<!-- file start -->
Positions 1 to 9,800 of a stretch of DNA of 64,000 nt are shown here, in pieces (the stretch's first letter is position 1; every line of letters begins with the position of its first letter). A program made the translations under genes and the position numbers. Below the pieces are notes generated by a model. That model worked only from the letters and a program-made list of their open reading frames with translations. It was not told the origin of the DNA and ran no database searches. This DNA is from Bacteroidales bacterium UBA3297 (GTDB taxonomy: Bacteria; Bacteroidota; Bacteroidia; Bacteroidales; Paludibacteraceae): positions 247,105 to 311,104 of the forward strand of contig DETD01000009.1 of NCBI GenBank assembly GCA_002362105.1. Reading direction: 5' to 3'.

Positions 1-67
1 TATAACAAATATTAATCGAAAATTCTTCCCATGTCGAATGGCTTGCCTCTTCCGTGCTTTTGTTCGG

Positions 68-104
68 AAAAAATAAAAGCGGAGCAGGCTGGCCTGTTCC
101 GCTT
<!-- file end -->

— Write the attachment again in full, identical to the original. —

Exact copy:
Positions 1 to 9,800 of a stretch of DNA of 64,000 nt are shown here, in pieces (the stretch's first letter is position 1; every line of letters begins with the position of its first letter). A program made the translations under genes and the position numbers. Below the pieces are notes generated by a model. That model worked only from the letters and a program-made list of their open reading frames with translations. It was not told the origin of the DNA and ran no database searches. This DNA is from Bacteroidales bacterium UBA3297 (GTDB taxonomy: Bacteria; Bacteroidota; Bacteroidia; Bacteroidales; Paludibacteraceae): positions 247,105 to 311,104 of the forward strand of contig DETD01000009.1 of NCBI GenBank assembly GCA_002362105.1. Reading direction: 5' to 3'.

Positions 1-67
1 TATAACAAATATTAATCGAAAATTCTTCCCATGTCGAATGGCTTGCCTCTTCCGTGCTTTTGTTCGG

Positions 68-104
68 AAAAAATAAAAGCGGAGCAGGCTGGCCTGTTCC
101 GCTT